So if we are talking ten times the price for Adguard compared to Viscosity and free alternatives, yes extortionate price.
     
  12. maflynn Moderator

    maflynn

    Staff Member

    Joined:
    May 3, 2009
    Location:
    Boston
    #12
    You can make that case for any application. Gimp vs. Photoshop, MS Office vs. Libre Office. Why not compare commercial paid apps, that's a more accurate comparison.

    The Viscosity app you reference appears to be a VPN client, which is a little different then Adguard. I'll say while there may be some overlap in features, you're comparing apples and oranges.

    Yes, you will always find a cheaper alternative, but those have their own downsides. Your statement that the cost is extortionate is hyperbole and really doesn't make sense given the features that this provides. You're free to disagree and not purchase the app, that's your right, but I disagree with your assessment.

    You can compare free with something, but my point is that we have a robust application with a complete lifetime license.

    As for the 89.90 price. I think you purpose selected an option that illustrates a higher cost but may not be applicable to most OS X users. You select two desktop and two android phones, where as the standard protections for two computers is only 69.90.
    Capto_Capture 2016-07-13_11-09-18_AM.png

    Capto_Capture 2016-07-13_11-11-53_AM.png
     
  13. steve23094, Jul 13, 2016
    Last edited: Jul 13, 2016

    steve23094 macrumors 68000

    steve23094

    Joined:
    Apr 23, 2013
    #13
    I just selected the default option on their purchase page, but chose two computers. To say 'I think you purpose selected an option that illustrates a higher cost' [sic] is just calling me a liar so I don't think much of your assessment. Perhaps they should change the default selection on their page so they don't confuse anybody into buying licenses they don't need? It's okay, I don't expect an apology.

    At USD 69.90 it's still eight times the price of Viscosity with a lifetime license from a company that hasn't been around very long. I'm not going to spend more than a couple of minutes looking for alternative paid ad blocking software, does it even exist?
     
  14. jlevy73 macrumors member

    Joined:
    Oct 6, 2015
    #14
    I agree, it is expensive all things being considered equal. But your example of Viscosity I'm not sure is a fair example since they do two different things. If you are looking for something less expensive that also does a good job, Ghostery and uBlock are very good. 1Blocker now has a Mac app but it's still feels beta to me. One of the things that I really like about Adguard is the customer service you get. Is it a better ad-blocker than the ones mentioned above, hard to say, they all do a pretty good job.
     
  15. spitf1r3 macrumors regular

    spitf1r3

    Joined:
    Oct 17, 2014
    Location:
    Neverland
    #15
    Except for privacy - I'd suggest to use LittleSnitch/HandsOff with it to see what servers it's contacting..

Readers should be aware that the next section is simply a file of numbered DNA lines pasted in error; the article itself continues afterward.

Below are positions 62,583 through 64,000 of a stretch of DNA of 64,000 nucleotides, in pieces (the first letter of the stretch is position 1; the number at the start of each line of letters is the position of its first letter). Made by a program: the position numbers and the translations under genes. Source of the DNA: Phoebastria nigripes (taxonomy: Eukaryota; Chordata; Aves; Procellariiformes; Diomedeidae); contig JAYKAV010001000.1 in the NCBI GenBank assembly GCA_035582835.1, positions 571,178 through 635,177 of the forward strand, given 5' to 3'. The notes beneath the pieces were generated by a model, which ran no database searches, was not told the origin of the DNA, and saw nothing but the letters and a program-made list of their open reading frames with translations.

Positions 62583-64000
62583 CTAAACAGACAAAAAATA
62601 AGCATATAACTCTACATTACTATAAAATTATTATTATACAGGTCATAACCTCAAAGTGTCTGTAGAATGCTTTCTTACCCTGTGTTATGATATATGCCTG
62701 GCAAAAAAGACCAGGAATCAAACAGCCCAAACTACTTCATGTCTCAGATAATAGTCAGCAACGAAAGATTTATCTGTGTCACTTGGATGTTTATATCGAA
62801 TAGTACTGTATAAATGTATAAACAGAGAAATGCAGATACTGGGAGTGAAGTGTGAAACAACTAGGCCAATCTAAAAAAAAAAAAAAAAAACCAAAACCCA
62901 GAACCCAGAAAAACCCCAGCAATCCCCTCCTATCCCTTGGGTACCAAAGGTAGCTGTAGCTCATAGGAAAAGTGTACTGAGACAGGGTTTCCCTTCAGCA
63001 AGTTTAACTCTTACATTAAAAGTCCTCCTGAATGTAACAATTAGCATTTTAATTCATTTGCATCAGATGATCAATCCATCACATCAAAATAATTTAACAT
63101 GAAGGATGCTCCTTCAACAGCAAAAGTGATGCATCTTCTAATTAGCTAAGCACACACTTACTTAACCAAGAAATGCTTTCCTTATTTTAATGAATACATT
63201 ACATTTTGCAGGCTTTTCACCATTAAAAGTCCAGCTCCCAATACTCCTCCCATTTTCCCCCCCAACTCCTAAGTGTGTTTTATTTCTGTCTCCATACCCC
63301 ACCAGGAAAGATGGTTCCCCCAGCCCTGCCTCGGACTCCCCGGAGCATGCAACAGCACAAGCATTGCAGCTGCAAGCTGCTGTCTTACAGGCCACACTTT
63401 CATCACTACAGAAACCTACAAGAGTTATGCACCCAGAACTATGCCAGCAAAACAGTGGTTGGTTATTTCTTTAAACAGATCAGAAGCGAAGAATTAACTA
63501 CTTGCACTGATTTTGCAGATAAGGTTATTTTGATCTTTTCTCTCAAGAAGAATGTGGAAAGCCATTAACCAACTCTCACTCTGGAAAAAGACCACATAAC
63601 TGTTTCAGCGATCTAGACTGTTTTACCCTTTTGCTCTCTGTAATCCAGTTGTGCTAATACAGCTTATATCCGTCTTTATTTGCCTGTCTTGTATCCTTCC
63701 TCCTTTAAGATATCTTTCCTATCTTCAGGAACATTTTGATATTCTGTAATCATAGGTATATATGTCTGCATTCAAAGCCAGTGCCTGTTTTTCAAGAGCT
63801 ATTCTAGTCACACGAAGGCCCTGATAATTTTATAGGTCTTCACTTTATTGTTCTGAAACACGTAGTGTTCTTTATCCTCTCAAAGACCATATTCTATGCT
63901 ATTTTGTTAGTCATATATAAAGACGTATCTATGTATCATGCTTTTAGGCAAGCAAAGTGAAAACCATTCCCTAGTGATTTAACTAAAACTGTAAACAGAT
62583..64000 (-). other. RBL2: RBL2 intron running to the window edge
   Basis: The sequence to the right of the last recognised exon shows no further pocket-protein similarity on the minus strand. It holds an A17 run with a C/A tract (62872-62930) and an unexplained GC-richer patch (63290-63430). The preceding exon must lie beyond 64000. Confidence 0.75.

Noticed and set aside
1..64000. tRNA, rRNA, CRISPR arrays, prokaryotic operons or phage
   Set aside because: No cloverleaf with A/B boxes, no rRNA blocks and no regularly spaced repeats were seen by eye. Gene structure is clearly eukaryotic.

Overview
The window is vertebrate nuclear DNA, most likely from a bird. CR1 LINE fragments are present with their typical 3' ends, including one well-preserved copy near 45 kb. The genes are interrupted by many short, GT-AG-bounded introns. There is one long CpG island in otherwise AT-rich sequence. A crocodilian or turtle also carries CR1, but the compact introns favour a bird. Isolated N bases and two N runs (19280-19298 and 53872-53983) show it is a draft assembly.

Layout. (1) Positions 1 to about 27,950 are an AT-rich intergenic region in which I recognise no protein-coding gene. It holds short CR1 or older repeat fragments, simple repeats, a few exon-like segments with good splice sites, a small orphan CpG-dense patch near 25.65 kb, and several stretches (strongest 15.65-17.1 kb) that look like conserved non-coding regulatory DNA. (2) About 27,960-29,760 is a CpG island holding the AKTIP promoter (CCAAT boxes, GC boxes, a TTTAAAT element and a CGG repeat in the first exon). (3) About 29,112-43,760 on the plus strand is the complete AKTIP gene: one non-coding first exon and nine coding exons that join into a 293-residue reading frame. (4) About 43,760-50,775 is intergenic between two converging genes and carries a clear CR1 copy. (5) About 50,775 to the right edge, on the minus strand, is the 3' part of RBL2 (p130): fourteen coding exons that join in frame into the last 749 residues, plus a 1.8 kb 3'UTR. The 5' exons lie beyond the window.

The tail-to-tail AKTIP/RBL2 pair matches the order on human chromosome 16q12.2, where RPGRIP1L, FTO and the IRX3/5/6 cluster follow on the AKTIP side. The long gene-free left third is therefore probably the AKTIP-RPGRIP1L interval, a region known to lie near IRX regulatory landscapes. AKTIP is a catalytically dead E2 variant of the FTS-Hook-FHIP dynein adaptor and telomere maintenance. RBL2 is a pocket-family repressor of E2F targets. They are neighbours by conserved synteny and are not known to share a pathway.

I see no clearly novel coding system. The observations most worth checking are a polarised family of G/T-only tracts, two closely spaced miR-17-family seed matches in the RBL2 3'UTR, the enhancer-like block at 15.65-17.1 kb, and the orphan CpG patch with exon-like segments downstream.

16. MacUserUK macrumors member

    MacUserUK

    Joined:
    Oct 25, 2012
    #16
    I disagree. I was literally about to sign up for an account for 3 computers, I asked a very very simple question to support via email and the reply I got back didn't answer my question, I received a very generic non-specific reply

    I have replied to their response, lets wait and see what comes back
     
  17. miknos macrumors 6502a

    miknos

    Joined:
    Mar 14, 2008
    #17
    You shouldn't compare Viscosity to Adguard since they serve different purpose.
    Nobody is forcing you to buy Adguard. If you don't like the price, don't buy it. If you don't want to spend anything at all, you can use the extension which is free. There is many options for extensions. uBlock was my favorite. I used with Glimmerblocker for extra protection.
    GlimmerBlocker is the closest you'll get to Adguard (app). Unfortunately it does not work in https.

    All ad blockers intercept traffic so using AdGuard is not more dangerous. Little Snitch is the first app I install in OS X. Adguard is the second.
     
  18. avatar-adg, Jul 15, 2016
    Last edited: Jul 15, 2016

    avatar-adg thread starter macrumors 6502

    avatar-adg

    Joined:
    May 15, 2015
    Location:
    Moscow
    #18
    Just in case, here is our privacy policy:
    https://adguard.com/en/privacy.html#mac

    We take this very seriously, so I am perfectly fine with somebody checking what is being sent (LittleSnitch or tcpdump). Unfortunately, we cannot make our paid software open source. At least we are doing it for all our free software (AG for iOS, browser extensions).
    --- Post Merged, Jul 15, 2016 ---
    I guess it is ok that you know nothing about our history. First of all, we are pretty new here (by here I mean Apple platform). Second is that we are the worst marketers in the world and prefer to spend more time on development instead of promoting Adguard:).

    Anyway, we are in business since 2009 and we plan to stay as long as ad blocking is possible.
     
  19. mic j macrumors 68030

    Joined:
    Mar 15, 2012
    #19
    Trial period coming to an end and I have decided that Adguard for Mac just does not provide me with enough value to spend $20 on it. It does a fine job but, as far as I could tell, no better than my Adblocker Safari extension. I did like that it blocked ads from an app that I have that has an embedded browser, but for $20/yr I think I can put up with ads in that app as I only occasionally use it.

    I think Adguard is a good product and might be a good value for someone with different needs than mine.